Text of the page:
There are places in my heart occupied by a handful of horses that belong to others, but I had not owned a horse since my wonderful childhood steed, Diamond Lil’.
Last spring, the owner of one of those horses of my heart – probably the dearest – called to ask if I wanted to take her on.
Tosca is a 15 year old purebred Arabian mare.? She was my project horse at a barn full of endurance prospects and, with a little help from people with better understanding, I started her when she was four.? We went on to be a fairly inseparable pair for about four years.? When I moved on to riding other horses for other people, I missed her sorely and so I kept in touch with her owners and let them know that if ever they were looking for a home for her they should think of me first.
Tosca is a pretty decent endurance horse – not particularly speedy but dependable and she and I finished Tevis twice, coming 20th on the second trip.? But she has a ?broken’ leg.? Some sort of catastrophic accident she had when she was a crazy two-year-old in pasture and out of sight and mind left her with a significant chip of bone – detached from who knows where in her leg – fused to the outside of her fetlock on one hind foot.? When interested buyers from Japan had pre-purchase x-rays done, it was discovered and her fate was cemented – never to be successfully sold for endurance.
So she was leased several times for Tevis (she finished a third time) and she became one of the easier horses to ride at that barn and carried many a rookie rider over trails in the East Bay hills.
Something that must come out in the telling of this story is that Tosca is a hussy.? Really, that mare comes into season more than any other I’ve known and she is very communicative about it to any male horse in the area.? This is not in small part an explanation for why I ended up with her.? In the late summer of 2011, Tosca – in heat and left to roam the barn area loose with a couple of other mares – decided to pay a visit to the stallion on the property.? That stallion had no previous carnal knowledge, but he did not hesitate to obliterate an innocent gate and do the deed.? Because of his inexperience, the humans who arrived to disrupt this illicit behavior concluded that nothing had resulted.? Oh, so wrong.
Around December of that year I got a call alerting me to the irrefutable proof that a little Tosca was on the way.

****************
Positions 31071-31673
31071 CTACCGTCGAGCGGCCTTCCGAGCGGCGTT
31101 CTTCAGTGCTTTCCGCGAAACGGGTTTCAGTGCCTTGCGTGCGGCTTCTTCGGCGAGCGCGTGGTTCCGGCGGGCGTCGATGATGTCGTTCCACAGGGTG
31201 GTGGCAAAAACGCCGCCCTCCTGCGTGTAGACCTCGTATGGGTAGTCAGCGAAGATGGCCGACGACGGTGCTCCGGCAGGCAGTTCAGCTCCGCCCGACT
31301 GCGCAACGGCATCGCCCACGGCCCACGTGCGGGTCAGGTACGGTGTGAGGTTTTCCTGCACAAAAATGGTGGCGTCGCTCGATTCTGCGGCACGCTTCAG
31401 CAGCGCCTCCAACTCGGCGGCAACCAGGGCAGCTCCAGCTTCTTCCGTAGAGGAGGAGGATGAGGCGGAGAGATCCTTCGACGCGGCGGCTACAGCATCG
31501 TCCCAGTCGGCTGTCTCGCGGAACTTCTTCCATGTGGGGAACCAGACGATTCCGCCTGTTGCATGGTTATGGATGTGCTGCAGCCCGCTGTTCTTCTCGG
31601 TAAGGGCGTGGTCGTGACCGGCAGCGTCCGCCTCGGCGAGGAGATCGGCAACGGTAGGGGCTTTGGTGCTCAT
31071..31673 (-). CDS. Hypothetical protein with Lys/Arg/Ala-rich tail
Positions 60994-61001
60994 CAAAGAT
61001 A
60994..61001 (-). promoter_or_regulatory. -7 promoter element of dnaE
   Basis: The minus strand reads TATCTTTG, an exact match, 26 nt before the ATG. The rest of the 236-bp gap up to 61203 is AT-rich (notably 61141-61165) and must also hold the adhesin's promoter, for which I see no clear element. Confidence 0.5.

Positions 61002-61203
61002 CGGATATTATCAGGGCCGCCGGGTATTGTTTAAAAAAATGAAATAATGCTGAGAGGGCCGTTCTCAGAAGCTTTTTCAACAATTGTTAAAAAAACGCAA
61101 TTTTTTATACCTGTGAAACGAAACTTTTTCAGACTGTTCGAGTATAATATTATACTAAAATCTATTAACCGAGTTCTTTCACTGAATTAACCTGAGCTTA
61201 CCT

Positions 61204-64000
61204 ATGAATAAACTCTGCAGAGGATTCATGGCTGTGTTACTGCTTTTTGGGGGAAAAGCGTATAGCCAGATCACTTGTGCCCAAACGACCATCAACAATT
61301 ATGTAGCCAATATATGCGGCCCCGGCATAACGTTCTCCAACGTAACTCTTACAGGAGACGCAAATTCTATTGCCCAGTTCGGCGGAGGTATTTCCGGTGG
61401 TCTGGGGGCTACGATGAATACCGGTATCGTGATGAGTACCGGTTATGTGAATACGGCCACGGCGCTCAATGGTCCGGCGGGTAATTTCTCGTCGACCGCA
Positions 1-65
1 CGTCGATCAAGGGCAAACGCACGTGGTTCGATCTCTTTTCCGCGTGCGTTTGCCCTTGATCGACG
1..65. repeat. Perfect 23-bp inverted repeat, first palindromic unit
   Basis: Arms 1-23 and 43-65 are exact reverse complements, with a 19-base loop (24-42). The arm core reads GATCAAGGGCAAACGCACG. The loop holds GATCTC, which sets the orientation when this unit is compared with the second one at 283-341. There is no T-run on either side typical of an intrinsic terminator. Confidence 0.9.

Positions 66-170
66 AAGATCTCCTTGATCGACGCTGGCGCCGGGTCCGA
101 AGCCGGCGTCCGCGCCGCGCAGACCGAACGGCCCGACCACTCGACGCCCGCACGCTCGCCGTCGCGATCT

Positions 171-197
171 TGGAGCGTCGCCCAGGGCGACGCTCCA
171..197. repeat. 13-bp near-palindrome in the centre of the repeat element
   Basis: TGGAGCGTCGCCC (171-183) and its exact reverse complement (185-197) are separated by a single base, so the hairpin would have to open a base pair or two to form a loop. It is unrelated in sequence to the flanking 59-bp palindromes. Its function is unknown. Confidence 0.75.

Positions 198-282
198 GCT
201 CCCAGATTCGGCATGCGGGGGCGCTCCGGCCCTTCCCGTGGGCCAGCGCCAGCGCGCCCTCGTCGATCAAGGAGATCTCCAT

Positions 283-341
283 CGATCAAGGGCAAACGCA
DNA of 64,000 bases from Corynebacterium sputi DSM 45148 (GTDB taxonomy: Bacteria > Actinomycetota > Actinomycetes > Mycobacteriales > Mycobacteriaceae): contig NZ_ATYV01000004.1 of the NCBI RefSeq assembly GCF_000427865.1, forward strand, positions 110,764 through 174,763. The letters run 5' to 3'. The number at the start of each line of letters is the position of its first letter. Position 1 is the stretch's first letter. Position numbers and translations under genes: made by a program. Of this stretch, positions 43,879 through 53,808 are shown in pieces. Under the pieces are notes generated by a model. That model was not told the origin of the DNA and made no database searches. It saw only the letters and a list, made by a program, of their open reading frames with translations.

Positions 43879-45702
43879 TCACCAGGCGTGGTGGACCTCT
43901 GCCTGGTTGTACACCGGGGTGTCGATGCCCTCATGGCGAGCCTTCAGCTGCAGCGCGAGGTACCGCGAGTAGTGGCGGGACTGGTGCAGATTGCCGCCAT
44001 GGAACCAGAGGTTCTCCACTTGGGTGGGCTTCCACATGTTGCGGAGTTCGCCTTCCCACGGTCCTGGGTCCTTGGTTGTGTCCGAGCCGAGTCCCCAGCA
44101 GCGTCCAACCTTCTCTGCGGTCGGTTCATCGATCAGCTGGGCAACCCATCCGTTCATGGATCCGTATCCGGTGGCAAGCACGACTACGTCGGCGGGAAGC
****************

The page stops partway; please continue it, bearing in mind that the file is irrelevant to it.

I was actually really excited about it, she’s a beautiful mare with a wonderful disposition and I’d always wished she would be bred.? And the stallion, despite being a young punk, is really a nice guy with lovely breeding (and not at all related to her, phew).
Little did I know that a few months later I would get a call from her owner.? Faced with an expanding herd when what they really needed to do was reduce it, they had decided to move a few horses and she was on the list.? So they asked if I was interested in taking Tosca on – like I’d always said I was – knowing that she was a two-pack now.? I said yes, absolutely.? (Here’s where it becomes clear that I’m completely nuts.)
So in May I picked her up and brought her to live at my good friend Julie Buxton’s.? Julie had had a handful of foals born on her property and promised to hold my hand through the experience.
For a couple of months, I took my lumbering mare for hand walks on nearby trails and gave her baths and brushed her mane and tail and generally fussed over her like a little kid with her first pony.
Then on July 27th – one week exactly before Tevis last year, I had started to get really nervous – she presented me with a stunning chestnut colt.? I was somewhat disappointed because I had specifically requested a chestnut filly, but what can you do.? And he was adorable so all was good.? Little did I know that my dreams were to suffer another blow.? Desperately seeking reassurance, I had yanked out some of his mane hairs and sent them off to UC Davis for analysis (yes, you can do this and yes, I did it) only to be crushed by the news that he would turn grey.? Like his cursed punk dad.? Ah well.
More on Claudio Chiappucci later.